What will power the cars of tomorrow? Of all the competing alternative fuel technologies from today – which will have emerged – or be well on the way to emerging – as the standout success story, if any?
History has shown us that the best technologies will usually come out ahead – but by no means always. Vested interests sometimes have the marketing muscle to win out, no matter what the technological nuances. The most obvious example of fairly recent history is perhaps the vs. VHS battle. We all know which won, but people in the know generally agree it wasn’t the technically best version.
So all sorts of factors come into play – but the non-technical ones are mainly monetary concerns.
What seems certain is that automobiles will gradually become eco cars. At all the world’s major motor shows, which typically showcase cars that are anywhere between three to five years away from production, the technological focus is very much on hybrid and electrical motoring technology.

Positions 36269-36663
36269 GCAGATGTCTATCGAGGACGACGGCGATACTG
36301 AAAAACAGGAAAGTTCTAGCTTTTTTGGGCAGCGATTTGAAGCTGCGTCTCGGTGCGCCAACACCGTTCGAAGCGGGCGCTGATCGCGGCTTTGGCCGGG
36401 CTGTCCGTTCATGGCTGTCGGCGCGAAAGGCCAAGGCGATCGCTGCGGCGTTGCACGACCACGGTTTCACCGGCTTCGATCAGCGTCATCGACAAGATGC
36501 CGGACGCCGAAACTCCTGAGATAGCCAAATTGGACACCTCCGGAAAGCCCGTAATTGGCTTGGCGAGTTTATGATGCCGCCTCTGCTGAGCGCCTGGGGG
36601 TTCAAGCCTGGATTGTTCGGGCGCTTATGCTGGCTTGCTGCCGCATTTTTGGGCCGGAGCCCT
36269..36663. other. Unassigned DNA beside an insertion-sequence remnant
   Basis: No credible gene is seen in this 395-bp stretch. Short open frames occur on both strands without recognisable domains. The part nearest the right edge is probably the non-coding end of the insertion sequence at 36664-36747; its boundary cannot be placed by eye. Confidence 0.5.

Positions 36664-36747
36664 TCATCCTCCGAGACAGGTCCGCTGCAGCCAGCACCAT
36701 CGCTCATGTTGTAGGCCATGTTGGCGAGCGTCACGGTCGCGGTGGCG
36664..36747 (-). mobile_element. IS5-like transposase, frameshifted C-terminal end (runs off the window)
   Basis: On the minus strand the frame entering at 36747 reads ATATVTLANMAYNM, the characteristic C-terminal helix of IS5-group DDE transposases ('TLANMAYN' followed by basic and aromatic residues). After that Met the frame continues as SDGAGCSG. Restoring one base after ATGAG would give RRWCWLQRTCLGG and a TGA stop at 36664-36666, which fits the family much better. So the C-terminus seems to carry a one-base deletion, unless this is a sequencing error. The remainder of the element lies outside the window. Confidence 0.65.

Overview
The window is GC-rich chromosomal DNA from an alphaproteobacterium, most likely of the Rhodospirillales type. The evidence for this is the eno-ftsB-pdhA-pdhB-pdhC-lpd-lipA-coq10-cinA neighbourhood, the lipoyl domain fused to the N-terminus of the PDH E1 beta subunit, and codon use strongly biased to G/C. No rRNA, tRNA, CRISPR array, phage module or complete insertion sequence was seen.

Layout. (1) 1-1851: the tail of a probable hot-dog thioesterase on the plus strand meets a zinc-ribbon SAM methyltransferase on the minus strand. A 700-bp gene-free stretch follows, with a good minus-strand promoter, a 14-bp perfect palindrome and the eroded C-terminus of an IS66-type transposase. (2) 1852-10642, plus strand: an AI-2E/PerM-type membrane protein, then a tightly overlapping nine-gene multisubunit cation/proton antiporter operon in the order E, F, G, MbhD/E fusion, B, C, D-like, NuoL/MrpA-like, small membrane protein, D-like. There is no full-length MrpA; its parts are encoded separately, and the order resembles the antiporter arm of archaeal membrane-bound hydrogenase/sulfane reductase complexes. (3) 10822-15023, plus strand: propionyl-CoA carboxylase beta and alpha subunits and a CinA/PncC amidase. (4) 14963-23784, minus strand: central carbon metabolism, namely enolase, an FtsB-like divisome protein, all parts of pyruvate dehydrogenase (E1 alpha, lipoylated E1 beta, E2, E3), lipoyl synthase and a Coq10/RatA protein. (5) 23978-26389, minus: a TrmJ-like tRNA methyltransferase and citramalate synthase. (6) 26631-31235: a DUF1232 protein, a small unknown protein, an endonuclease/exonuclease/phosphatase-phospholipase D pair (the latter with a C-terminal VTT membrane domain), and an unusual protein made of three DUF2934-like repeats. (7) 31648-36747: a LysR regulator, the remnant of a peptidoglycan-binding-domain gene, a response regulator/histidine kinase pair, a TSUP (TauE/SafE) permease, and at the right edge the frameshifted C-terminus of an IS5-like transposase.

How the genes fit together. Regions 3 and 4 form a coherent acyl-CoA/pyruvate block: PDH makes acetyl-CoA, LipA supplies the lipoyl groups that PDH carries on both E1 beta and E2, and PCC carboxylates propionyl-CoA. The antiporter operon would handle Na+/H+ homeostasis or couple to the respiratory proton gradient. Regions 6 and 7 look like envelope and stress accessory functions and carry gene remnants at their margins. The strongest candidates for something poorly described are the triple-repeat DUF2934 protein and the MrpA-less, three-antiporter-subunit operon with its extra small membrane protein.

There are other competing fuels such as hydrogen, alcohol/ethanol, which are all competing for supremacy, but on-board electrical power (whether partial or whole) seems, gradually, to be winning the race.
The problem with electricity in relation to automobiles, though, has always been one of portability. You really need a cable (impossible) or a giant leap forward in battery technology for this to be really earthshaking. It hasn’t happened yet in one fell swoop, but seems to be getting there incrementally.
But it will also take an infrastructural shift (and corresponding shifts in government and other public policy around the developed world) to make easy recharging a reality – without the giant technological leap that has been thus far lacking.
All eyes are really on Honda here. Honda has, more than any other single carmaker, pioneered alternative drive technology. So far, the company has a finger in all-electric, ethanol, and hybrid drives. But it’s the latter that looks most likely to win out – with an ever-increasing electrical percentage contribution to the liquid fuel (of whatever type) unless the scientists really achieve that portable electrical power paradigm shift.